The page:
FiiO FH9

Wired in-ear monitor for discerning music listeners

In a nutshell

For a price of 599 euros, you get a sumptuously designed, superbly crafted, exemplarily equipped pair of in-ear headphones with the FiiO FH9. The hybrid design draws on the strength of the full range and delivers a convincingly balanced performance in terms of sound at an attractive price. The bass emphasis and somewhat sober sound, on the other hand, are a matter of taste.

  • convincing workmanship
  • supplied adapters for balanced operation
  • high-quality connection cable
  • tuning via audio filters
  • lots of adaptors

The immaculately crafted FiiO FH9, designed as an advanced hybrid device, is an in-ear monitor for sophisticated demands. In addition to first-class specification with silver connection cable and symmetrical connections, these headphones offer a sound tuning that places itself well above off-the-shelf products but does not quite reach the expensive reference class.

FiiO Electronics Technology Inc. Co. from the People’s Republic of China has largely specialised in the field of headphones, headphone amplifiers and converters (to the reviews). For some time, the FiiO FH9 has occupied the top position among the manufacturer’s headphones alongside the limited FDX.

The high-quality finish of this universal fit product uses a titanium housing and makes a sophisticated and robust impression – earning our admiration straight away. Technically, it is a hybrid system that uses a dynamic 13.6 mm driver with a “DLC” cone for the bass range and no less than six Knowles balanced-armature drivers per side, each with tuned sound tubes, for the mid-high range. The cabinet, where the faceplate has been partially made air-permeable with a grille to allow freer movement of the dynamic driver and thus a potentially more natural and fatigue-free sound result, is a very interesting feature.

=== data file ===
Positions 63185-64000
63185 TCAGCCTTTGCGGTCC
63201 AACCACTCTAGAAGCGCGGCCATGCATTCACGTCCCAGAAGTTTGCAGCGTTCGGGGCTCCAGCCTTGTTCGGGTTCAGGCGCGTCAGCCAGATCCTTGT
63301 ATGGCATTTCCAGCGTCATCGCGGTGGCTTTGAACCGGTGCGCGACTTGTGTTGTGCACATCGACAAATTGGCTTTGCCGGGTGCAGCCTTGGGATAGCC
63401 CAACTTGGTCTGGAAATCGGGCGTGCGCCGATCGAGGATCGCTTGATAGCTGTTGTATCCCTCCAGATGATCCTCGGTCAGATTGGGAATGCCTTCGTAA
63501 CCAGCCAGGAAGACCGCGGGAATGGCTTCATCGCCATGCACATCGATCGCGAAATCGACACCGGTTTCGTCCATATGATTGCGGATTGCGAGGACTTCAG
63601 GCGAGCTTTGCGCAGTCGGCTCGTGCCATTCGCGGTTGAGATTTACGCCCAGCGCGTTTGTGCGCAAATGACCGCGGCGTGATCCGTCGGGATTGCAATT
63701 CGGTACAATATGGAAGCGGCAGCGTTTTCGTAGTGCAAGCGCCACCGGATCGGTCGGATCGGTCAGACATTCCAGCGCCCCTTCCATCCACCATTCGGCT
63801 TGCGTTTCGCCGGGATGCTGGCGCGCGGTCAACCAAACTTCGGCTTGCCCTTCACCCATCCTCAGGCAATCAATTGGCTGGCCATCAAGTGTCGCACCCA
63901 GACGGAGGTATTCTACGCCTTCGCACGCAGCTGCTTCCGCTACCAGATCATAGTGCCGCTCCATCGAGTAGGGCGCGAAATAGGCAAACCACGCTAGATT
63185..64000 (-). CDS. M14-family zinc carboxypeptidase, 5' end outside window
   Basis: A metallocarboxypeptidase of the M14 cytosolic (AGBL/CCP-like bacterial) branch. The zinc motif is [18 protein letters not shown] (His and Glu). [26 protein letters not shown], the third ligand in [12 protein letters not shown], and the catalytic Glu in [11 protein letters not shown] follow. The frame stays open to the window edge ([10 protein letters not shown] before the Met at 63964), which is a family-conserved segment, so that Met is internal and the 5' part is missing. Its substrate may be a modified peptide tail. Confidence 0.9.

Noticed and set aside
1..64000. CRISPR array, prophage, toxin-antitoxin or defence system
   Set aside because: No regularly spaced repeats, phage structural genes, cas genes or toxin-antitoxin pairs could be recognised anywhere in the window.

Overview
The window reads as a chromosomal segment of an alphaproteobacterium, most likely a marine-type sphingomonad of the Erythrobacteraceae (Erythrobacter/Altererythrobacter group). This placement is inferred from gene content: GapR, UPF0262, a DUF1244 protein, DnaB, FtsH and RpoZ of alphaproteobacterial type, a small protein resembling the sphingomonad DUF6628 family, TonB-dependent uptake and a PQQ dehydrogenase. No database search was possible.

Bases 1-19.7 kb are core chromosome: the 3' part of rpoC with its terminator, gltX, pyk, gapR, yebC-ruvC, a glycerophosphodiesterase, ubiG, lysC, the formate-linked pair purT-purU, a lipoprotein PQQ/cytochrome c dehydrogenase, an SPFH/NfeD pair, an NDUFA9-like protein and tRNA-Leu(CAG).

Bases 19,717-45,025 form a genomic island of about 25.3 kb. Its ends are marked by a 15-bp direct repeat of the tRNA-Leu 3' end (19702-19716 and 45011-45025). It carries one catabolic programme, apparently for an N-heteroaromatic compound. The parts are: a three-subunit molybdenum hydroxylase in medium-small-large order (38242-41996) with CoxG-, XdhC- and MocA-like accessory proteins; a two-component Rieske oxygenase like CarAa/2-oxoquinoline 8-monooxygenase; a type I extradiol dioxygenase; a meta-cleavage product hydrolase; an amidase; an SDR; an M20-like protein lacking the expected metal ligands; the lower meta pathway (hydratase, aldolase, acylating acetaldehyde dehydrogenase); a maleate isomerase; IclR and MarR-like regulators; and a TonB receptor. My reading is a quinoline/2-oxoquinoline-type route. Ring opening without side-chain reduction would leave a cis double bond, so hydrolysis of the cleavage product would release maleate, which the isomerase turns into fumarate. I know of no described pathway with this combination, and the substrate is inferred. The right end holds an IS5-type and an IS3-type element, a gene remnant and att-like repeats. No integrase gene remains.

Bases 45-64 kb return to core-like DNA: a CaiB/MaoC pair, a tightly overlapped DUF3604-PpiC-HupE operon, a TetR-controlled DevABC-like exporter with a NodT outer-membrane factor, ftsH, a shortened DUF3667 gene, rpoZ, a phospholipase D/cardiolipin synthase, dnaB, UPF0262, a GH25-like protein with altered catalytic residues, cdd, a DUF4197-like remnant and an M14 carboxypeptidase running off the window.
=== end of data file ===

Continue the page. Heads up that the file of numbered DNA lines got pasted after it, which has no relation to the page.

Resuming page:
The connection technology is a highlight: the FH9 comes with a decorative, braided balanced cable made of silver wire, which would certainly have a handsome price tag as an accessory on its own. Thanks to the MMCX connector, it can be replaced at any time. The gold-plated 3.5mm connector is exchangeable and can be replaced with the enclosed balanced four-pin connectors in 2.5mm and 4.4mm (Pentaconn) format using a screw connection. The competition could take a leaf out of FiiO’s book here!


The package is supplemented with a smart folding case made of imitation leather (HB5), 16 pairs of adaptors in different shapes and materials, as well as exchangeable “audio filters”. This is a special design feature: the sound outlet of the FH9 has a screwed end piece with an integrated filter unit. There is a choice of three end pieces (balanced, bass, treble), with which the sound image can be further adapted to one’s own taste.


The FiiO FH9’s no-frills, high-quality design is fully focused on music enjoyment. There are no extras like an integrated microphone. Although the FH9 is not explicitly ergonomically shaped, in my case, it fitted comfortably and low enough in the ear, even over long listening sessions, despite its increased weight. The cable is routed over the back of the ear, which makes it a little awkward to put on, but it does offer improved and more stable positioning. Thanks to the abundant selection of fitting pieces, it should be possible to find the right seal. Finally, there was no need to worry about the level of reserves on offer.



The FiiO FH9 was tested with a Shanling DAP M3X, an iPhone 8 with adapter, a Macbook Pro and a Dragonfly Red. Neutral audio filters were used. In my case, the external isolation was quite good, allowing you to listen to the music in a focused manner. At the same time, the semi-open construction does not disturb the person sitting next to you. Another positive aspect is that these headphones produce full, rich sound even at low levels.